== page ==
I am just now returning from a meeting of the Jewish-Islamic Dialogue Society of Washington. This meeting kicked off the organization’s tenth year, and yet it was the very first meeting devoted to the figure of Abraham, the common father of Jews and Muslims (as well as Christians). The stories that have been told about Abraham are some of the most inspiring stories ever told. In this case, they inspire me to write a blogpost that is completely motivated by love, a blogpost without a single negative sentiment. This will be short, to the point, and invariably positive.
Abraham is not the only human figure who inspires me. I also feel enlivened by the teenagers from Marjorie Stoneman Douglas High School who are determined to make a difference on the issue of gun control. Already, these teenagers have caused a number of politicians to change their positions and support certain gun control measures. I give credit to those politicians for evolving on issues like background checks, bump stocks and raising the legal age to buy guns. But I give even more credit to the teenagers who are fighting for additional common sense gun laws, including laws banning AR-15s and other semi-automatic weapons.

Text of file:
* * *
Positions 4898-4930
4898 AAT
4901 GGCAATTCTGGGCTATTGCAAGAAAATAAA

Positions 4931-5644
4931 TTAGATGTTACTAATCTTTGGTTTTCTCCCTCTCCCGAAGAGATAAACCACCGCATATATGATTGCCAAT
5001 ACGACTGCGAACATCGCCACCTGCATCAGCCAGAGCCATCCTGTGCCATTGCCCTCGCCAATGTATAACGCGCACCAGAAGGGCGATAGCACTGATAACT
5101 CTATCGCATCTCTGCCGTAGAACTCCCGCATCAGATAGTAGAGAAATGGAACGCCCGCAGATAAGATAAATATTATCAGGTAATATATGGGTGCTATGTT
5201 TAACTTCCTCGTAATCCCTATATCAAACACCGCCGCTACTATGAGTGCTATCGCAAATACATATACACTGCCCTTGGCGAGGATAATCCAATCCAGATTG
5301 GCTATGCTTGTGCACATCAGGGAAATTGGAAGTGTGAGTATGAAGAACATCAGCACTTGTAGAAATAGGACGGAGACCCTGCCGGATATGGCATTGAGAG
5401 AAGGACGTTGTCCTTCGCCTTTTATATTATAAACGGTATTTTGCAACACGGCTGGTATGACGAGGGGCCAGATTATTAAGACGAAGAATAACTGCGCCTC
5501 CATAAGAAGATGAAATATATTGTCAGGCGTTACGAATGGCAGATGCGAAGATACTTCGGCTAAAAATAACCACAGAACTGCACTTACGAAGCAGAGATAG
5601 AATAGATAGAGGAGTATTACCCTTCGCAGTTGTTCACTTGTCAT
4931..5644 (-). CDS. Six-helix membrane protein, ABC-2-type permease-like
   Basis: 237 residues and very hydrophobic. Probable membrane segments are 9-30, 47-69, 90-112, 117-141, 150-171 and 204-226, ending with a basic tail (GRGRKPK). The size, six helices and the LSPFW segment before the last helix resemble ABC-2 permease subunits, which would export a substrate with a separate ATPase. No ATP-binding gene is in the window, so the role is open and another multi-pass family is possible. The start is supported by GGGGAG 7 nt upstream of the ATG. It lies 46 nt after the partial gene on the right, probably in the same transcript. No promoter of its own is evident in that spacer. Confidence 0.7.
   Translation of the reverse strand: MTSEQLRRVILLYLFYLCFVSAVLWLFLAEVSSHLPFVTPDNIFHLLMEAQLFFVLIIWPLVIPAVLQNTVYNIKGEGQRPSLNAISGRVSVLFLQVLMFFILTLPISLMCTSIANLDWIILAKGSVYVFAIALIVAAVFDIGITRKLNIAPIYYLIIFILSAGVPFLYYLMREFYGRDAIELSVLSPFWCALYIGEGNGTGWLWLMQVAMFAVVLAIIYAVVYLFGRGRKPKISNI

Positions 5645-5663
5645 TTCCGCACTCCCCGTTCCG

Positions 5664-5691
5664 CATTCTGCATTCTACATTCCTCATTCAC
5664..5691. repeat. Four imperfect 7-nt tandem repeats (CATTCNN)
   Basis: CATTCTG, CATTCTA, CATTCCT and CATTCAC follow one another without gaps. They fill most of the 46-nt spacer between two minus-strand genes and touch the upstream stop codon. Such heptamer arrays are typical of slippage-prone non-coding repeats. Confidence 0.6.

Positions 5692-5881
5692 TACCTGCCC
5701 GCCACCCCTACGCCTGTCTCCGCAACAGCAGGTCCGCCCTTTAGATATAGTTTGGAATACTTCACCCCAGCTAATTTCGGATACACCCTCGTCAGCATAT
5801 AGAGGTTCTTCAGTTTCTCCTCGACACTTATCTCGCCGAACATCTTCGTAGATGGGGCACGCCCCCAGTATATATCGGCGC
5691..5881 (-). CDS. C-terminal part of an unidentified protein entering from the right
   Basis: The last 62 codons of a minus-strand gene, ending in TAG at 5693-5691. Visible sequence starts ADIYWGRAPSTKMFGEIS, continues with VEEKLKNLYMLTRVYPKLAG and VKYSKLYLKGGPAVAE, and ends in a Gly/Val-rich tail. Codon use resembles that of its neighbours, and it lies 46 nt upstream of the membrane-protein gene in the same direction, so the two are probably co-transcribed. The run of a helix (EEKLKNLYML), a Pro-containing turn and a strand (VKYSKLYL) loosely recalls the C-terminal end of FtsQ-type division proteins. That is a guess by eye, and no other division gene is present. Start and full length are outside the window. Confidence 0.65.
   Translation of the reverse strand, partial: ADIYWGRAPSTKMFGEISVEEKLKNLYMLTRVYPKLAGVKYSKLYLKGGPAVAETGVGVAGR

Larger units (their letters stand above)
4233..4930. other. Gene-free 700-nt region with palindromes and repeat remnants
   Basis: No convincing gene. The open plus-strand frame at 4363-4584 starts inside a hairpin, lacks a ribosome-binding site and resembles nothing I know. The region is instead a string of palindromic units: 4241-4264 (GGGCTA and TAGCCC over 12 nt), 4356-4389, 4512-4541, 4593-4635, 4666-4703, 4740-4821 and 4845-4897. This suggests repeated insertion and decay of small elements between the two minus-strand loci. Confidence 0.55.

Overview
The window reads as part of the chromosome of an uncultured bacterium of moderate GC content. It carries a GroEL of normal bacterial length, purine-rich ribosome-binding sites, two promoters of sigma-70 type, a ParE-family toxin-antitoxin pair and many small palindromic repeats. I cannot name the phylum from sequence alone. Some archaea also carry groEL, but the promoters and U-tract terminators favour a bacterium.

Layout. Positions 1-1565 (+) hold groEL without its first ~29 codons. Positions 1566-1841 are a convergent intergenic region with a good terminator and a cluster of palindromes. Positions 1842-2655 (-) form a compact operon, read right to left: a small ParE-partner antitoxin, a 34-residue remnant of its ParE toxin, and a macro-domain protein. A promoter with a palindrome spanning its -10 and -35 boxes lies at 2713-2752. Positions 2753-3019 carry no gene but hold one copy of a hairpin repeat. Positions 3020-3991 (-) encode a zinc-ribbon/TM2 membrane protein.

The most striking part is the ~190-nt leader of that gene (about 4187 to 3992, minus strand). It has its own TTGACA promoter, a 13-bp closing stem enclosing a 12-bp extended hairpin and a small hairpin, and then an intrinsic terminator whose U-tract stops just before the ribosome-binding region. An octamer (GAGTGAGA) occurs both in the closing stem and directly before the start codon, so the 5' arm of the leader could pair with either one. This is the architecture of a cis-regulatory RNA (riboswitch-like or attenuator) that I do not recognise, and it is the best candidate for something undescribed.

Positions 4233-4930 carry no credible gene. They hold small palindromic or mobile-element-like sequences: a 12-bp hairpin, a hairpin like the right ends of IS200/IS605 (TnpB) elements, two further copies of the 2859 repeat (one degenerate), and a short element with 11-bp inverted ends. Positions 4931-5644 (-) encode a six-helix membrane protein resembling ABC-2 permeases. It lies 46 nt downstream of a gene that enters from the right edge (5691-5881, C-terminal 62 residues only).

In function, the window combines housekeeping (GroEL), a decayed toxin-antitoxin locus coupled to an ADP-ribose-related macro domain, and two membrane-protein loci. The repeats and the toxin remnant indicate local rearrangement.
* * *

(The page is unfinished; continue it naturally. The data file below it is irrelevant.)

I plan on joining that fight. On March 24, 2018, the teenagers from Stoneman Douglas will be coming to Washington, D.C. and leading a rally in support of stricter gun control measures. They have applied with the National Park Service to hold a “March for Our Lives” somewhere in our nation’s capital. I wouldn’t miss that for the world.
I call for all empathic rationalists who are able bodied, aren’t taking care of a baby under the age of one month (e.g., one of my daughters), live in the United States, and are affluent enough to travel to other parts of their country to make the trip to DC and listen to the teenagers tell their stories and share their wisdom. For these kids to be successful, they need the rest of us to show up in the flesh and witness what democracy looks like.
You don’t have to be Father Abraham to be a role model and a leader. These Stoneman Douglas teenagers have also attained that status. Sometimes, it’s not our job to lead, but it is our job to follow. On March 24th, we should at least follow those kids to Washington and lend them our ears. Innocent lives are in the balance.